Published on March 6th, 2017 | by editor0
Giselle Galan and Kris Romich – Harvard and NASA through High Altitude Ballooning
We are proud to share with you some exciting news about two of our students: Giselle Galan and Kristine (Kris) Romich. Both worked with Professor Andrew Kruger on High Altitude Ballooning and both are now headed for outstanding summer research opportunities.
Giselle Galan was accepted to the Research Experience for Undergraduates (REU) program at Harvard University. Mentored by Professor Kruger and our former Vice President Michael Davis, Giselle will be working with Dr. Vanessa Polito and Dr. Kathy Reeves at the Harvard-Smithsonian Center for Astrophysics on a project titled “Searching for Spectroscopic Signatures of Termination Shocks in Solar Flares.” High energy plasma gets trapped in the Sun’s magnetic fields, and when those magnetic fields get reordered, it can result in a powerful explosion of plasma being sent into space called a solar flare. How the high energy particles are sped up is unclear, but it may be caused by “termination shocks.” Giselle will be using spectroscopic data from NASA’s Interface Region Imaging Spectrometer (IRIS) spacecraft to search for plasma flows, which could be used as evidence for termination shocks.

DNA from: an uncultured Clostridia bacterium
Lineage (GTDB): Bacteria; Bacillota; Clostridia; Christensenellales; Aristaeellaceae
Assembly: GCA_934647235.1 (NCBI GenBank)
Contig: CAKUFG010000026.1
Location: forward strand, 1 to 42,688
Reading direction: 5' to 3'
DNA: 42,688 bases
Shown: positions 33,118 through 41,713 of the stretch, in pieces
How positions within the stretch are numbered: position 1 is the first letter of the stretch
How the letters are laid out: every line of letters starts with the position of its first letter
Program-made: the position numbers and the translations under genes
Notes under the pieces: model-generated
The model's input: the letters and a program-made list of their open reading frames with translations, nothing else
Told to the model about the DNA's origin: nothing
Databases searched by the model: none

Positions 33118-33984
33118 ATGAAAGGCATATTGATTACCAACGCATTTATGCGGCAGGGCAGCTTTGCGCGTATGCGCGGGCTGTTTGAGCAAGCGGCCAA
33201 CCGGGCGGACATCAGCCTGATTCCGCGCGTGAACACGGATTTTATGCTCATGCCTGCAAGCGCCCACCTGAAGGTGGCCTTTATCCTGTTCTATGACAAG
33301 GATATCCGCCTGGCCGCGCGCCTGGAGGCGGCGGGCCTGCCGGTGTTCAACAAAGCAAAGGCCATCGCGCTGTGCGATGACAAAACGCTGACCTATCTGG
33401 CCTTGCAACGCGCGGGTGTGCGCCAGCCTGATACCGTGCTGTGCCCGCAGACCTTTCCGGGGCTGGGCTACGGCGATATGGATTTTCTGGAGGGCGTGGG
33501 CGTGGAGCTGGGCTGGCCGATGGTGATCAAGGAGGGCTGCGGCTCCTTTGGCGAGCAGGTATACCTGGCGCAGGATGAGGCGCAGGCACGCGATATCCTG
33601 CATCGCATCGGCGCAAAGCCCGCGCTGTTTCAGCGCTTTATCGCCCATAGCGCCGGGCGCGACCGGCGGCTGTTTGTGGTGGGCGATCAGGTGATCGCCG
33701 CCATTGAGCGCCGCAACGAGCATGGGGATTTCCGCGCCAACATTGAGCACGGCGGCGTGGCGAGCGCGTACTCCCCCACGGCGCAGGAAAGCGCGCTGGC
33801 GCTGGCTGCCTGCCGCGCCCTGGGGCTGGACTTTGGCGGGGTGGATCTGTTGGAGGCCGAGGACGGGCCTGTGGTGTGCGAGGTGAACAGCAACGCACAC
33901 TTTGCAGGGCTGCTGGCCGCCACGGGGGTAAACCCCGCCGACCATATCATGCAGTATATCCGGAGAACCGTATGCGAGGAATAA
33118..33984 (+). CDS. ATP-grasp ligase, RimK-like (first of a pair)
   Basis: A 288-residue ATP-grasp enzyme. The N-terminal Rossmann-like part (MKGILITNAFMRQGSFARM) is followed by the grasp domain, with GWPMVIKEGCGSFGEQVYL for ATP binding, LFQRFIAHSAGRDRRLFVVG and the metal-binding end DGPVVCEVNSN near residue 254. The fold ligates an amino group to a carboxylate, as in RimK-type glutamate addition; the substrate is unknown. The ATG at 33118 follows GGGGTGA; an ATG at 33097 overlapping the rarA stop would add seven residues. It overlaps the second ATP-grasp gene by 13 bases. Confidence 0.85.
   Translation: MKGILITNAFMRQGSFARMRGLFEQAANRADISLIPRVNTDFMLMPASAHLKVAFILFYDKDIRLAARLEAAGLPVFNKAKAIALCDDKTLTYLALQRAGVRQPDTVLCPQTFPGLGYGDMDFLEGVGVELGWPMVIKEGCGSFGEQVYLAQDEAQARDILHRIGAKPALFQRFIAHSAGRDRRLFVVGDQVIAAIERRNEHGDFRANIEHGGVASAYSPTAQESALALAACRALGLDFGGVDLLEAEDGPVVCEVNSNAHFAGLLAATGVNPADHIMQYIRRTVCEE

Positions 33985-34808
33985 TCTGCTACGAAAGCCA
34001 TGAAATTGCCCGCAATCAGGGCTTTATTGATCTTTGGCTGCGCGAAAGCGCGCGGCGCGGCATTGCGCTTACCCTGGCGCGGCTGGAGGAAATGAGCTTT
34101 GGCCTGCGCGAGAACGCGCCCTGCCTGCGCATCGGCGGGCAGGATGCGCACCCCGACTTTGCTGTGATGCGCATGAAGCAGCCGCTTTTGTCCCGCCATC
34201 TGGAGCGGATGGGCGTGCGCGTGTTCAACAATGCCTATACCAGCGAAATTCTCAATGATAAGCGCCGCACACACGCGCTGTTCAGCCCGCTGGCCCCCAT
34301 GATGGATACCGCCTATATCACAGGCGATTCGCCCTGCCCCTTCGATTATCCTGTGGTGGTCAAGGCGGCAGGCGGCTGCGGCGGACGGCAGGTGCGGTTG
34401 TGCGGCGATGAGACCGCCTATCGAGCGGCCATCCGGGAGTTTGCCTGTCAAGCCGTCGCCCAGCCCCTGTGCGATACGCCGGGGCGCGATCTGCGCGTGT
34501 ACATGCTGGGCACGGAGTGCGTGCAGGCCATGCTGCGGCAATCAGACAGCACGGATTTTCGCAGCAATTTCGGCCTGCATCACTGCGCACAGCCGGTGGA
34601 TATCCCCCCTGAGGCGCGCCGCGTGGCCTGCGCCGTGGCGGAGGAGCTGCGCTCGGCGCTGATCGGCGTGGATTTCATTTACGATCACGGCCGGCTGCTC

Kris Romich, who has just been accepted into the Society of Physics Students (SPS) internship this summer at NASA, will be working with Dr. Nicholeen Viall-Kepko at the NASA Goddard Space Flight Center just outside of Washington, DC, on a project titled “Coronal Heating and the Origin of the Solar Wind.” She will be investigating why the Sun’s outermost layer, called the corona, gets as hot as a million degrees. Because the particles in the corona are at such high temperatures, they can escape the Sun’s gravity and create a flow of particles into space called a solar wind. Her research will address the cause of the solar winds, investigating which regions of the corona are accelerated to become solar winds and how this happens.
We are thrilled and proud of Giselle and Kris, and grateful for Professor Kruger, Professor Davis, and all the other faculty who helped these students.